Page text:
Democratization of Technology

Through the years 2020 to 2023, the world is to witness the culmination of the ‘Democratization of Technology’. Democratization of Technology is the process of enhancing the affordability of Technology along with the ease of its accessibility and operability for people across the rungs education, profession, domain, and economy. The birth of this Democratization dates back to the early 1400s when the printing press was invented and was a popular tool that brought information into the very hands of people aspiring to gain knowledge. The macro-level contemporary equivalent of the printing press is the Internet, which is the source of almost all information to almost all persons.

The liberal access to the Internet brought about the democratization of knowledge, which allowed the inquisitive users to gain knowledge of all existing technologies. Further, social media has empowered users to “become contributors and critics of technological developments”. [3] The innovative inclination that is boosted by the heightened digital literacy of the Users has raised the bar of expectation for more affordable, user-friendly products. This, while mandating the creation of technologically advanced products, also has empowered the consumers to participate meaningfully in the development of digital products.

The products and services of companies like Uber, Amazon, etc., are stark examples for the blending of Technology with the daily routine of the present-day consumer. Such technical ubiquity, in addition to quenching the demand of consumers and enhancing their quality of life, has immensely improved the efficiency and profitability of the businesses, the providers of the technology. The companies that do not keep pace with the rapid digital progress are termed ‘legacy companies’ and are destined to become obsolete or be eventually taken over by their tech-savvy peers.

The infusion of technology into almost all the aspects of human livelihood has transformed the procedures and requisites for working across all professional scenarios. An article on the democratization of technology in the Forbes claims that “The proliferation of smartphones and the rise of the Cloud has ushered in the ‘future of work’, unchaining humans from their desks and introducing new levels of work flexibility. Now, software bots are introducing the ‘future of work 2.0’ — an era where human workers are freed from the assembly lines of the back office, from the condemnation of work that requires no imagination and provides no sense of accomplishment or real purpose”. [2]

The surge in the demand for digital sophistication has paved the way even for people outside of the technology industry to access and use technological products. In this perspective, a “no-code platform” [4] is one of the proposed channels for the decentralization of technology as it could empower anyone to design appropriate Apps by just dragging and dropping the required components. Not all people with answers might have the technical prowess to design a digital solution to manifest it. They might hence have a tough time coordinating with people who are technologically sound to create the desired solutions. Nevertheless, the no-code platform shall empower anyone with analytical thinking to deliver disruptive solutions that could open up dead-ends into new windows of opportunities. With no-code technology, Microsoft CEO Satya Nadella says, “Every business will become a software business, build applications, use advanced analytics and provide SAAS services”. [4]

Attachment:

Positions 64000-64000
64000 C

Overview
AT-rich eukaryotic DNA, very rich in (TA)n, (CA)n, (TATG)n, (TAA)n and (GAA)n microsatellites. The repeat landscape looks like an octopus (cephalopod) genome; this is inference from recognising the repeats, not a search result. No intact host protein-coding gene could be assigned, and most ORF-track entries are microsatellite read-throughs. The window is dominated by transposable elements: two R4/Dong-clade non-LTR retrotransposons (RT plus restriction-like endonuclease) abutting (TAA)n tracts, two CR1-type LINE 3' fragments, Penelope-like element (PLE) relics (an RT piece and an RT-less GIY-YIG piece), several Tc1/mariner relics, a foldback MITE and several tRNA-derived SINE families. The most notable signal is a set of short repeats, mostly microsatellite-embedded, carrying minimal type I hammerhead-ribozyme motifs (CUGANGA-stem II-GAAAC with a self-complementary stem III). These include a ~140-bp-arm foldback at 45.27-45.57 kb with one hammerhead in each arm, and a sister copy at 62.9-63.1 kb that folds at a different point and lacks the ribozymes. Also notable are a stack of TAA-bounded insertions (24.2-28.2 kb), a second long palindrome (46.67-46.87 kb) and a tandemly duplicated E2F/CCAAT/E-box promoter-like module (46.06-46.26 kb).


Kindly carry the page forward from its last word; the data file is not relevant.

According to Gartner, four key aspects are poised to accelerate the Democratization of Technology in 2020 and through 2023; they are application development, design, knowledge, and data & analytics. Gartner confirms, “By 2024, low-code application development will be responsible for more than 65 percent of application development activity. Also by 2024, 75 percent of large enterprises will be using at least four low-code development tools for both IT application development and citizen development initiatives”. [1]

Similarly, the democratization of technology has fed the channels of economic transition to cater to the need for technological innovation and optimism in technology-driven progress. Irish Tech News, an award-winning online publication asserts, “The democratization of technology has the power to change people’s lives, as it opens up a whole host of new opportunities and possibilities. It gives people new ways to make money through development, advertise and promote businesses, and invent new things. The people of today are so lucky to have access to all these things, and dreams that were previously impossible are now achievable”. [5]



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